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The Keto Diet – What Is It and What Are the Risks?

Posted by Elize Rumsley – RD, LD, CDE, MS, PhD. | Sep 14, 2023 12:53:03 PM

I often get questions about how to lose or maintain weight and am surprised that people still talk about the keto diet. Any fad diet comes with big promises, but the risks are rarely highlighted.

The ketogenic diet was first introduced in the 1920s to manage epilepsy or seizures in children. However, in the last few years it has gained popularity because many who follow the regimen experience significant weight loss. Unfortunately, in many of those cases it has proven to be unsustainable, resulting in aggravating relapse and much of the lost weight returning.

So how does the ketogenic diet work? Our body has adapted to survive in periods of famine by breaking down fat and forming ketones, a by-product of fat, instead of the normal process which breaks down sugar or glucose from carbohydrates. So, to achieve the true ketosis state, a person needs to have at least 75% of calories coming from fat (normal diet is around 30%), less than 5% from carbohydrates (less than 25g carbs a day) and 15% from protein for at least 3 days.

Because this diet is “all or nothing,” it is extremely difficult to maintain. It is considered to be a quick fix to control blood sugars and to drop weight, but most people regain all the weight plus more. One problem is that it is so easy to rationalize the choice of unhealthy fat over healthier fat. Because this diet is also low in fruits, vegetables, and whole grains, it can increase the risk for heart disease. Some other deleterious effects of the keto diet are bad breath, headache, dehydration, constipation, abdominal pain, vomiting, kidney stones, hypoglycemia, lethargy, high cholesterol and high LDL (“bad cholesterol”), bad body odor, and nutrient deficiencies. It is not considered safe for people who have pancreas, liver, thyroid, or gallbladder issues, so it is important to consult with your doctor before starting the keto diet.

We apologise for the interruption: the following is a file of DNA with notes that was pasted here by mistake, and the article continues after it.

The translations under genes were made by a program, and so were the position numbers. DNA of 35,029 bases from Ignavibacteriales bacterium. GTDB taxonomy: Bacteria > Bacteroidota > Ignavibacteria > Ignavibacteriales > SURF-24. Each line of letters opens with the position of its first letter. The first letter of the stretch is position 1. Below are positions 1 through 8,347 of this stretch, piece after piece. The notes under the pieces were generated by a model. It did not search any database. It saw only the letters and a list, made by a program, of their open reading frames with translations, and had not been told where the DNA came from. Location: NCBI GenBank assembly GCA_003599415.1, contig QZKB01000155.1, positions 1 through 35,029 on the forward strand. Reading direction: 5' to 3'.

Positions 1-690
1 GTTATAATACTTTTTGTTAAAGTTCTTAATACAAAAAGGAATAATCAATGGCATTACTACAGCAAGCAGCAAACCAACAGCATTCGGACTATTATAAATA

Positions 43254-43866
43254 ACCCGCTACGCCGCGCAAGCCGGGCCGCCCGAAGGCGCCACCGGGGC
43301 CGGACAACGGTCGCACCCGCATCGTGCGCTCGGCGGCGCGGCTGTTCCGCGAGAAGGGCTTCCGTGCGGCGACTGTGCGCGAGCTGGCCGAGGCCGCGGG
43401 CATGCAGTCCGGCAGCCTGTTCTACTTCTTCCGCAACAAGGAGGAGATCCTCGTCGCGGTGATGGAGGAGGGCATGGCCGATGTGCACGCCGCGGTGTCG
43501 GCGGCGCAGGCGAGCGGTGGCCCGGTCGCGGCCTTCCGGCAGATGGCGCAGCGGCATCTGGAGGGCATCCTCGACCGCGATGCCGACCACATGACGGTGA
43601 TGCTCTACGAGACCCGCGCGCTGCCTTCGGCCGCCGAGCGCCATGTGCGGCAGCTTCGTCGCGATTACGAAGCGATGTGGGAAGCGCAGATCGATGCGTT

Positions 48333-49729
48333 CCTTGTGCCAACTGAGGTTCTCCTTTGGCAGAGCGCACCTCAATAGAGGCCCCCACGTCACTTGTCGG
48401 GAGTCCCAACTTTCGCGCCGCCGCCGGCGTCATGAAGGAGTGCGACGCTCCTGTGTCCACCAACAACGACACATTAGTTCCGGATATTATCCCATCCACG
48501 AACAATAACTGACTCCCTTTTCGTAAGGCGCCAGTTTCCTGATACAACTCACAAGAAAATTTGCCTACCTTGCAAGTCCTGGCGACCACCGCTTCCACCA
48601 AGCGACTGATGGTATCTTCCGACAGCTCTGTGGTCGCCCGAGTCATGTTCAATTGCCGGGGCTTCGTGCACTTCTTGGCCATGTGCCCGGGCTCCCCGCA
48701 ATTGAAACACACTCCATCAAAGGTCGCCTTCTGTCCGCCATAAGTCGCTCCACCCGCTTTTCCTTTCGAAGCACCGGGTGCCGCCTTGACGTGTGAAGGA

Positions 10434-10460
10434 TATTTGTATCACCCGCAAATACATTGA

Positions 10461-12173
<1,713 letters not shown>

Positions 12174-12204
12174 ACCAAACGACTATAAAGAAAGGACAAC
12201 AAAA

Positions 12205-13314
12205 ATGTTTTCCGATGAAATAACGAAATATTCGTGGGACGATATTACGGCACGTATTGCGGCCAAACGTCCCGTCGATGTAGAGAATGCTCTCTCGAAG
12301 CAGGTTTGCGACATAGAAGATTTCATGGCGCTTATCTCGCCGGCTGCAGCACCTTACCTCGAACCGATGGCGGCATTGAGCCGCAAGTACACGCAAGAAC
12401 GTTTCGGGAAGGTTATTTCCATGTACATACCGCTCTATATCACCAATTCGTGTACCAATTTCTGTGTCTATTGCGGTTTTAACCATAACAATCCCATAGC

In conclusion, there is no quick fix for weight management. There is no universal diet that is appropriate in all situations. Everyone presents a unique set of dietary needs based upon a variety of factors, including overall health and medical condition. If you want to further explore the keto diet, talk with your dietitian, and try a “modified keto diet” that will encourage eating healthy fats, nuts and seeds, some fruits such as berries, vegetables, whole grains, beans, and lean protein. This approach will be easier to sustain without causing negative side effects and, in the long run, help you control blood sugars and better manage your weight. And of course, don’t forget to include regular exercise, which in addition to a diet that fits your lifestyle, is key to overall good health.

Written by Elize Rumsley – RD, LD, CDE, MS, PhD.

Elize is registered and state licensed, has a BS in Human Nutrition and a MA and PhD in Nutrition Science.

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